I wrote yesterday the many brave things had been done on Monday night when a 6000 ton steamer ran aground on Durban Beach.
I am going to tell you now about one of them – the gallantry of a young South African Seaman, Lance Harbour of the Seaward Defence, whose photograph is reproduced in this page.
Seaman Harbour, who hails from East London, rescued three members of the crew from the boiling surf.
Dived From Pipe Line
When one of the lifeboats of the stricken vessel overturned, Harbour dived from the end of a pipe line to rescue one of its occupants who had been knocked unconscious and fractured his leg.
It was a difficult and dangerous task, despite the strong currents and broken surf he succeeded in getting the injured man on to the pipe, along which he was moved, inch by inch to the beach.
Although exhausted, Harbour went back and brought two more men to safety.
"Others Out There"
After his third rescue, Harbour collapsed, and just before losing consciousness he was heard to say "Don't worry about me – there are others out there."
But that was not the end of his adventures. Recovering consciousness in Addington Hospital and realising where he was, Harbour waited until the nurse turned her back, slipped out of the ward, and went back to the beach, where he helped with the rescue work until dawn.
Harbour lost his trousers while rescuing survivors, but the night was dark and in any case, Harbour was far too busy to worry about that.
- 29 September 2011
Pic courtesy Pat Sligo.
My informant Pat Sligo has sent in this picture, which was taken by his father a couple of days after the wreck and the stern-mounted gun had been removed.
<= Click image to view enlargement.
- 11 December 2018
A further eyewitness account of the aftermath of the wreck has been submitted by Alan Young. He wrote:
At the time, as a seven year old, we; mother and two elder brothers, [father was serving in the army] were living in Westcliffe flats corner West and Cato Streets. This was a short distance from the south beach and each day after school we would go to the beach and stay until dusk.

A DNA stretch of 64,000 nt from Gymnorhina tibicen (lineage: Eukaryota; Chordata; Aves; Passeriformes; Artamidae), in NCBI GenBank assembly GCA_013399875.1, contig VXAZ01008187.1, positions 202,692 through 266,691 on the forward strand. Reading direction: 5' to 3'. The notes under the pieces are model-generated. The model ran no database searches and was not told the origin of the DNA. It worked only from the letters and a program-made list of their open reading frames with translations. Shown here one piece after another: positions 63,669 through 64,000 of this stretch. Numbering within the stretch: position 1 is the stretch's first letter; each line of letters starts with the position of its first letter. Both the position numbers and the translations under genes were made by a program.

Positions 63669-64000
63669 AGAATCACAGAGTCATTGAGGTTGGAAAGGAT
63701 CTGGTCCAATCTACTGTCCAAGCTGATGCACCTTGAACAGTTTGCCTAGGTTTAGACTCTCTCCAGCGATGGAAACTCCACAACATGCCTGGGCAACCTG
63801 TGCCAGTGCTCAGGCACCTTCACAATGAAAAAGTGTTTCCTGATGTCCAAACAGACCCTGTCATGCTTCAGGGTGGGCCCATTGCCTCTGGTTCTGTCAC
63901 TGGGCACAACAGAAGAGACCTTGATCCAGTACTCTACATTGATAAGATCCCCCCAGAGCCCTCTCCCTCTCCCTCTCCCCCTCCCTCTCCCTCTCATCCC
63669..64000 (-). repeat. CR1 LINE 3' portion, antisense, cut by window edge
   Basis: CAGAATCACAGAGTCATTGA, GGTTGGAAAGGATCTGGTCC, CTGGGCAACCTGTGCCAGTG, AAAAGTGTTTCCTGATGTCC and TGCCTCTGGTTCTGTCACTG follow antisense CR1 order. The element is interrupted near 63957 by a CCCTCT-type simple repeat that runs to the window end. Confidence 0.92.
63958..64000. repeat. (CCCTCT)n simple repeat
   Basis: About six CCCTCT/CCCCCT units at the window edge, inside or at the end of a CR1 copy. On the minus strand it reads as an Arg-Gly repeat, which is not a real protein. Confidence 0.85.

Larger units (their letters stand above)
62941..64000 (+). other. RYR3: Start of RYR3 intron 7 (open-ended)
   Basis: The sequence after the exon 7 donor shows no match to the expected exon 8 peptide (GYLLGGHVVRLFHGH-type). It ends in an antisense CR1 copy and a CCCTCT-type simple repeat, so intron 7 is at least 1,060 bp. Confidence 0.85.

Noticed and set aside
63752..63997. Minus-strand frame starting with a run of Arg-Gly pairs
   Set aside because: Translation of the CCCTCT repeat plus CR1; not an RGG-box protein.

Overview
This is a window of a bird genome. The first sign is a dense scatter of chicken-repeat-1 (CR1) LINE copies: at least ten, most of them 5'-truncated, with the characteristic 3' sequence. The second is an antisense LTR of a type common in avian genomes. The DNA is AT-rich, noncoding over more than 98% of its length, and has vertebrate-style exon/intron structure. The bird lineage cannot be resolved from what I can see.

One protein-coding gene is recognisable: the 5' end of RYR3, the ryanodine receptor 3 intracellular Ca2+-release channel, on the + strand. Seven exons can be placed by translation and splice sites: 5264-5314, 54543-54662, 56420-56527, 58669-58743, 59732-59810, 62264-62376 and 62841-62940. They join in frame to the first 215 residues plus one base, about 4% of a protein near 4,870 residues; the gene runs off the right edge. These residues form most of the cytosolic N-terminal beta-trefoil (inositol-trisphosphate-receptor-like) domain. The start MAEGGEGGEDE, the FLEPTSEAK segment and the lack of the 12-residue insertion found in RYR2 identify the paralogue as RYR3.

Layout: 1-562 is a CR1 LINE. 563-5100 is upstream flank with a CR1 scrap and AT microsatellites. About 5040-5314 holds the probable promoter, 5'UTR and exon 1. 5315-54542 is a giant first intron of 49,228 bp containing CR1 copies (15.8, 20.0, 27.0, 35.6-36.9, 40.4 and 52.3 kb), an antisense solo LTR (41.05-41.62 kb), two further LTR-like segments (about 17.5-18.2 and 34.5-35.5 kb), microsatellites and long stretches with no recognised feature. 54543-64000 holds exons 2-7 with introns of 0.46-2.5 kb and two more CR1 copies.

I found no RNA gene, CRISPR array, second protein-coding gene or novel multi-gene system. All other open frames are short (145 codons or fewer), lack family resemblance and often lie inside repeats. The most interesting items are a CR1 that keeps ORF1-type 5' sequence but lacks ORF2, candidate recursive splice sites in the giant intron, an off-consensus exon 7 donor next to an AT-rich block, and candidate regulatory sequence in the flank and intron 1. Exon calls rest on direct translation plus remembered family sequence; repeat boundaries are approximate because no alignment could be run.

On the morning of 27th November 1940, much excitement when we learned of the stranding of the Court. Couldn't wait to get home and rush down to the beach to see the action. The stranding, as you point out was due to dragging her anchor and this was due to a tremendous north east gale which had been blowing for a few days.
Eventually the weather settled and, because she lay parallel to the beach she cut a path in the surf and it was possible to walk out calf deep to the ship although close up the wave action had scoured a deep trench a few metres wide. I was too scared, but many people including my brothers were swimming around to the sea side of the vessel and climbing aboard via a rope ladder. Someone pulled out a large bunk draw, tossed it overboard and used it as a canoe to paddle around the ship! All this was great fun for many but it could be dangerous because of the slippery sloping deck and a number of people fell and hurt themselves.
A few weeks later a south west gale came through and after a few days a huge surf was running. This proceeded to batter the ship relentlessly and we watched from the shore as parts of the superstructure began to fail and be washed overboard culminating in the funnel toppling. Quantities of flotsam were washed ashore amongst which were small caskets of mustard!
As the years went by she slowly settled into the ocean bed but it presented a problem for surfers and swimmers and an unsuccessful attempt was made to dynamite the remains some years later. It also became popular for snorkeling and I recall octopuses being caught on the wreck.
Today, only at extreme spring tides can any remains be seen, a testament to the power of the ocean. Thank you for a wonderful memory jogger.
Kind regards, Alan Young (Durban born and bred)
A breeches buoy is a device attached to a wire or rope between
two points into which people can be fastened and pulled from
one point to the other. It is often used for transferring
people between ships at sea and as a means of escape from
a ship in difficulties.